Agreed. I might be ok with "zero" and "nonzero" but I'd rather have it be called empty() or isEmpty(). Anyway seems we agree there should be a default property like this. It's kind of STL 101 that you should always call a container's 'empty' rather than checking 'size==0'. --bb
Dec 10 2007
prev sibling parent Bill Baxter <dnewsgroup billbaxter.com> writes:
Derek Parnell wrote:
 On Mon, 10 Dec 2007 10:52:00 +0900, Bill Baxter wrote:
  
 In a nutshell,
     if(array)
 is synonymous with
     if(array.ptr)
 but I believe it makes much more sense for it to be synonymous with
     if(array.length)
 since that's the thing you want to be checking 99.9% of the time.

I'm guessing that this behaviour is due to the commonly used idiom for all reference types, namely that the test is against the 'pointer' value rather than any other aspect of the item being referenced. class Foo {}; Foo f = new Foo(); Foo g; if (f) ... if (g) ... long *lp; if (lp) ... Personally, I regard this as a shorthand option that should be avoided on legibility grounds. I prefer the more explicit versions ... if (array.ptr !is null) if (array.length != 0) if (f !is null) if (lp !is null) only because this is harder to misunderstand.

I'm just too lazy to type that much. :-) --bb
Dec 09 2007
prev sibling next sibling parent 0ffh <frank frankhirsch.youknow.what.todo.net> writes:
Bill Baxter wrote:
 Here's a little test program: [...] So why does the simplest check
 
 if(array) { ... }
 
 tell us b) ?

Hmmm... bad luck?
 [...]  But I think Python's way makes a lot more sense than D's way.  So
 it's hard to remember that the simple and clear   if(array)  is almost
 always a bug waiting to happen.

While I'm not used to this shorthand (as I don't regularly meddle in things Pythonic), I surely could get so quite quickly. I like it. ++votes I think D's current behaviour makes little sense indeed, as an array is not just another reference type or object, but something special. If there was a built-in type "set" in D, I'd expect it to be true when it's not empty. Same goes for the array type. regards, frank
Dec 09 2007
prev sibling next sibling parent Robert Fraser <fraserofthenight gmail.com> writes:
Bill Baxter wrote:
 Here's a little test program:
 
 void main()
 {
     void check(int[] l) {
         if (l) writef("%-10s","true"); else writef("%-10s","false");
         writef("%-10s", (l is null));
         writef("%-10s", (l.length==0));
         writefln;
     }
 
     int[] list;
     writefln("%-10s%-10s%-10s%-10s",
              " ", "is true","is null","length==0");
     writef("%-10s","initial"); check(list);
     list = new int[10];
     list = null;
     writef("%-10s","nulled"); check(list);
 
     list = new int[10];
     list.length = 0;
     writef("%-10s", "zeroed"); check(list);
 }
 
 
 and here's the table it generates:
 
           is true   is null   length==0
 initial   false     true      true
 nulled    false     true      true
 zeroed    true      false     true
 
 Question: which is the bit of information you are more likely interested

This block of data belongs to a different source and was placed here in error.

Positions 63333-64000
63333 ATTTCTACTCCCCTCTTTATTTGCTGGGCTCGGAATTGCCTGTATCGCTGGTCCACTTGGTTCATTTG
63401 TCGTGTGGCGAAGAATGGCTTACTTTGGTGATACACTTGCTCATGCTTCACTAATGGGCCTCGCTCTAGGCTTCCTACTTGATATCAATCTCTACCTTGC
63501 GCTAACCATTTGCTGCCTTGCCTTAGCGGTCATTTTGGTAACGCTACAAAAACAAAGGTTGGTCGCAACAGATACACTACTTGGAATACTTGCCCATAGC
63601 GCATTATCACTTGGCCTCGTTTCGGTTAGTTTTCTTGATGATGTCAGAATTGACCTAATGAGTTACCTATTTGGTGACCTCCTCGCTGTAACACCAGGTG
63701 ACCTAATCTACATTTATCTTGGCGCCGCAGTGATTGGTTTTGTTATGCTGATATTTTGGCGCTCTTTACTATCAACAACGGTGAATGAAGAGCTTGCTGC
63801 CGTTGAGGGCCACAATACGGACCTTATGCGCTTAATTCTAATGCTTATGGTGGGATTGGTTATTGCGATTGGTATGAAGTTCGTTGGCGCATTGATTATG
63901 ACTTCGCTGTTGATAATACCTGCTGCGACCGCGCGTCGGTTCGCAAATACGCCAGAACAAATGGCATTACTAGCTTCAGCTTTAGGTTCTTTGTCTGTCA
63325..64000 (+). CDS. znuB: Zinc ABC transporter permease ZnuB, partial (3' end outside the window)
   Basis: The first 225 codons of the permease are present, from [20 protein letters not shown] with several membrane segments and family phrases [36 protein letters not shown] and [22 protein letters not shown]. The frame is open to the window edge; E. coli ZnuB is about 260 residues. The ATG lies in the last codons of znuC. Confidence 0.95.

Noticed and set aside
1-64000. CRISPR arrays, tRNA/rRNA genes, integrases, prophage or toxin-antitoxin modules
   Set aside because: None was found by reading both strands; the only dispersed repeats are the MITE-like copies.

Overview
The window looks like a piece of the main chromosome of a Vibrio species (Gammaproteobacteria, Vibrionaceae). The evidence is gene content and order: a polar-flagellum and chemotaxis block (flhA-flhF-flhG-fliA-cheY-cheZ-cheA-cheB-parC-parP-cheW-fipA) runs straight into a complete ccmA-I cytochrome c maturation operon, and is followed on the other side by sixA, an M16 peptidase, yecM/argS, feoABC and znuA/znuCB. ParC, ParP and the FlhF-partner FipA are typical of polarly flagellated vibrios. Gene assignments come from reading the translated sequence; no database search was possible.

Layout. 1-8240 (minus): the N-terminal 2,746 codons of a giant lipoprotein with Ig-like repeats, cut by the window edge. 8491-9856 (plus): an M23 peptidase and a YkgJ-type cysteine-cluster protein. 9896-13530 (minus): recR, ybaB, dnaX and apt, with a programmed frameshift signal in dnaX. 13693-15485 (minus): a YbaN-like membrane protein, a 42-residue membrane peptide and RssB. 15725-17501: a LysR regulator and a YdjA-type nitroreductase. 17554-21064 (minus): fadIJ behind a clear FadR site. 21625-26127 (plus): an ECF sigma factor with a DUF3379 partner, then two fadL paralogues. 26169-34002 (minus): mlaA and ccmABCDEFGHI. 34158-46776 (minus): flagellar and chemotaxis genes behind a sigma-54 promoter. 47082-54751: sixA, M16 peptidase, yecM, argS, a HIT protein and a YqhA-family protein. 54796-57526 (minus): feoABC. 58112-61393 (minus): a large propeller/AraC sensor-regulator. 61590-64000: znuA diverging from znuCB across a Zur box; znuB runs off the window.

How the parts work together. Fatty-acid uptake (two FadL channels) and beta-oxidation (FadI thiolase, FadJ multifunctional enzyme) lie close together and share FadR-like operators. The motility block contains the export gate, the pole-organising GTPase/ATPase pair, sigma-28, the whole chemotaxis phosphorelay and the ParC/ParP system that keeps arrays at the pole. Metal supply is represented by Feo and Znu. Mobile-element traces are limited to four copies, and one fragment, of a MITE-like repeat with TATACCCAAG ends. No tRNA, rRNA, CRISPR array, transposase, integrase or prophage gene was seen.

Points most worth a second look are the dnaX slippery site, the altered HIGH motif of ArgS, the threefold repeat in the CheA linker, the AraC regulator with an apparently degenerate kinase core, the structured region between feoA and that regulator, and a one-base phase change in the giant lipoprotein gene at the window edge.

in knowing:
 
 a) whether the array is currently empty.
 b) whether the array happens to have a buffer of some unknowable length 
 allocated because of a previous history of operations on it.
 
 If you answered a) then we think alike.
 
 So why does the simplest check
 
     if(array) { ... }
 
 tell us b) ?
 
 In a nutshell,
    if(array)
 is synonymous with
    if(array.ptr)
 but I believe it makes much more sense for it to be synonymous with
    if(array.length)
 since that's the thing you want to be checking 99.9% of the time.
 
 A little while ago I realized I was making the mistake of checking 
 if(array) all over my code.  It makes a lot of sense to do that if you 
 know Python, since that's how Python works.  But I think Python's way 
 makes a lot more sense than D's way.  So it's hard to remember that the 
 simple and clear   if(array)  is almost always a bug waiting to happen.
 
 
 --bb

me too
Dec 09 2007
prev sibling parent "Janice Caron" <caron800 googlemail.com> writes:
On Dec 10, 2007 4:21 AM, Daniel Keep <daniel.keep.lists gmail.com> wrote:
 I actually went and created a pseudo-property for just this purpose:

 /// Tests the array to see if it's of non-zero length.
 bool nz(T)(T arr) { return arr.length != 0; }
 /// Tests the array to see if it's of zero length.
 bool z(T)(T arr) { return arr.length == 0; }

What is relevant to this whole question is the fact the I recall Walter saying he was thinking of changing the representation of an array from struct { ptr, length } to struct { ptr, end }. I suggested at that time that all arrays should be given an isEmpty property, because isEmpty() is just a sensible idea for collections in general. I have to say though, that I don't like the function names z() and nz(). I don't equate "zero" with "zero length". To me, the only meaning I could attribute to "is zero" would be "is full of zeroes". That is, I would expect the array [ 0, 0, 0, 0 ] to pass a test called z() and fail a test called nz(). That's why I'd suggest isEmpty() as the preferred name.
Dec 10 2007